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Mathematicians: Advertising Budgets Can’t Predict a Movie’s Success, but Social Buzz Can
by Susana Polo | 12:37 pm, June 18th, 2012
It’s commonly understood that a movie, or any product really, can sink or swim based on advertising. Too little, too much, not in the right places, or the right times, or just a ads that are misleading or poorly thought out can be pointed to afterward as evidence of Where It All Went Wrong. But a study led by Akira Ishii on the release of twenty five different movies to theaters in Japan seems to say that while advertising can help, the only direct indicator of a movie’s success isn’t how much money is spent on advertising, or even how well the campaign is pulled off.
It’s the online social media buzz surrounding the movie.
From The Hollywood Reporter:
Collecting revenue data on 25 Hollywood and local movies released in Japan, including Avatar, The Da Vinci Code, Crows Zero and Always: Sunset on Third Street 3, the group compared it with advertising spending and online activity on social networks and blogs.
“We found a direct correlation between the number of social media postings about a movie on a given day, and the number of people who intended to purchase tickets…”
“However, there was no direct relationship between the advertising spending and the purchasing intention. The timing of the advertising campaign is important though, with two weeks to ten days before opening being the optimum time,” explained the professor.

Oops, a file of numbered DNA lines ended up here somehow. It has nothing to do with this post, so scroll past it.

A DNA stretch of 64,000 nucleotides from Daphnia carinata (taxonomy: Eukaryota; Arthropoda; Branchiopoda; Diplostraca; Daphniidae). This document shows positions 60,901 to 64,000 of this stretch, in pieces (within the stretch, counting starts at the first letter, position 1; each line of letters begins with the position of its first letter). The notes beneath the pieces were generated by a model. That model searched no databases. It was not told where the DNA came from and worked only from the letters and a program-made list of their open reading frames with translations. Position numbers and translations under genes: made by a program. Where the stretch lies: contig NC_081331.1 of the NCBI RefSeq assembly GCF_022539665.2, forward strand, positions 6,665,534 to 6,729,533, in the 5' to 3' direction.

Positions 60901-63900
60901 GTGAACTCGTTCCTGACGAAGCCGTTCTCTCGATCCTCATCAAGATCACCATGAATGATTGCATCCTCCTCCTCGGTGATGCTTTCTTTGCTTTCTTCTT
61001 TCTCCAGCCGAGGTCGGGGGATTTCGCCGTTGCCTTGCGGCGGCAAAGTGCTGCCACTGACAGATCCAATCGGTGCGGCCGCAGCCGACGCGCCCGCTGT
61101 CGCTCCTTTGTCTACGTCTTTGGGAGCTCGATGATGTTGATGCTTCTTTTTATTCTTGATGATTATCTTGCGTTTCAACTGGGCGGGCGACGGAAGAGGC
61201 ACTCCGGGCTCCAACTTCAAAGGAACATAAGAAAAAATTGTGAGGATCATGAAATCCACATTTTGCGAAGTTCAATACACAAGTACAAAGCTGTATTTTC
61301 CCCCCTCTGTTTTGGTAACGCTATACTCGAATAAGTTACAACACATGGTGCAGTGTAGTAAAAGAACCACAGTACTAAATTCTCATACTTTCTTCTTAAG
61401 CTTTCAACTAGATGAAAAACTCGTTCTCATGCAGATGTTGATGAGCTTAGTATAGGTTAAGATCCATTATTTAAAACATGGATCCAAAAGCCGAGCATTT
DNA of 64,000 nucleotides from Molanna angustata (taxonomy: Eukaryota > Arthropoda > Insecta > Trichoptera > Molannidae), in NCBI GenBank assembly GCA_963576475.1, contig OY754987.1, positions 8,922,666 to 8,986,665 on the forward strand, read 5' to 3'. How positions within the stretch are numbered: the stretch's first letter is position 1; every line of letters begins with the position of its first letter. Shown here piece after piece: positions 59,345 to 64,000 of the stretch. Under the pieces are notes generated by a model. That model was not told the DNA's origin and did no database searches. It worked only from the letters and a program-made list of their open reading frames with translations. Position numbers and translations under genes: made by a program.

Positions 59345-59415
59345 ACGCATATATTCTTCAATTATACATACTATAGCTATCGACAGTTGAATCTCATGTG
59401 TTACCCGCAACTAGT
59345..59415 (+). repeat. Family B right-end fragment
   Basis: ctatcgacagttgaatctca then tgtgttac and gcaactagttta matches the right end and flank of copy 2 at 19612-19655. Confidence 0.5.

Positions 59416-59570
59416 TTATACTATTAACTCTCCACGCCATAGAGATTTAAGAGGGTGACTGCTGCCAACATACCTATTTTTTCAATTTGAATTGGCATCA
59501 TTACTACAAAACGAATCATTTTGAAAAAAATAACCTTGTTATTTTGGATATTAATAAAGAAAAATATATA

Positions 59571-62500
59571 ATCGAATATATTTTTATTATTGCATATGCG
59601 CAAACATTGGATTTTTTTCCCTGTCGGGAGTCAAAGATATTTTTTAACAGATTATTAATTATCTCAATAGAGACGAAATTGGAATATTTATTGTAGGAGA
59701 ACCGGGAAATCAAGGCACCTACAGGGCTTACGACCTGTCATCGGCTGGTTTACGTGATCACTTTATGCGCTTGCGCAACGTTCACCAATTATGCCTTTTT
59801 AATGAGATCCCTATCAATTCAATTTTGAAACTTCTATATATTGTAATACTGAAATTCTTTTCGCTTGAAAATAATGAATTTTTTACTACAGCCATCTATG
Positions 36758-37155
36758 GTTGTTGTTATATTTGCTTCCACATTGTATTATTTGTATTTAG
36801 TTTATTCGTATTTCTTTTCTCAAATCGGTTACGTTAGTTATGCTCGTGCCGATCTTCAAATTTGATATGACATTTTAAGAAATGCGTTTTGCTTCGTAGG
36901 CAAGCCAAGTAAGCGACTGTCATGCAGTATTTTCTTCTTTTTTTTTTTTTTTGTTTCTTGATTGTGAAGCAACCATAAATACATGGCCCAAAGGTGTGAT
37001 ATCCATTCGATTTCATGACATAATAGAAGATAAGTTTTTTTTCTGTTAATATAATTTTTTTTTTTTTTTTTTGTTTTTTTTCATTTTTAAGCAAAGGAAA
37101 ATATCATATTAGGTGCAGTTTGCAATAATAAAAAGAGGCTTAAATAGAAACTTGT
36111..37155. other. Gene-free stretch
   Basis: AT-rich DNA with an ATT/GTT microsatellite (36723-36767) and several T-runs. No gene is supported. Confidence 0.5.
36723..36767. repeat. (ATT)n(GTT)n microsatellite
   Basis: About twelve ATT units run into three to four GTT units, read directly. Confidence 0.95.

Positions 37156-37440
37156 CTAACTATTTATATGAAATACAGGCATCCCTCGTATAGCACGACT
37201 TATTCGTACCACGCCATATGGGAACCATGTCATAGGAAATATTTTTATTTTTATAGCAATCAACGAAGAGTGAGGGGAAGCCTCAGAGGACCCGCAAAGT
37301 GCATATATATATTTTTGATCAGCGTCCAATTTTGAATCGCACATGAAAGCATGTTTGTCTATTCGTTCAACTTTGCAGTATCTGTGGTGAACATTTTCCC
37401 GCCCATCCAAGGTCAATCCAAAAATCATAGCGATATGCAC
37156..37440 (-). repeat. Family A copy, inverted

Which on the face of things seems pretty obvious: people talking publicly about a movie directly correlates to people going to see a movie, probably because they saw that movie and wanted to talk about it. The more interesting information for studios, I think, is that the money spent on an ad campaign isn’t as important as the timing of the campaign, and that embracing the online community’s ability to create social buzz might do them better overall.
But Ishii’s equation was developed to be able to predict the the success of advertised products in general, and testing it out on box office results was simply a dry run. The “Hit” Phenomenon, as it’s being called in an upcoming paper, is actually about being able to model human interactions and predict their effects. Now everybody go tweet about Brave.
(via The Hollywood Reporter.)
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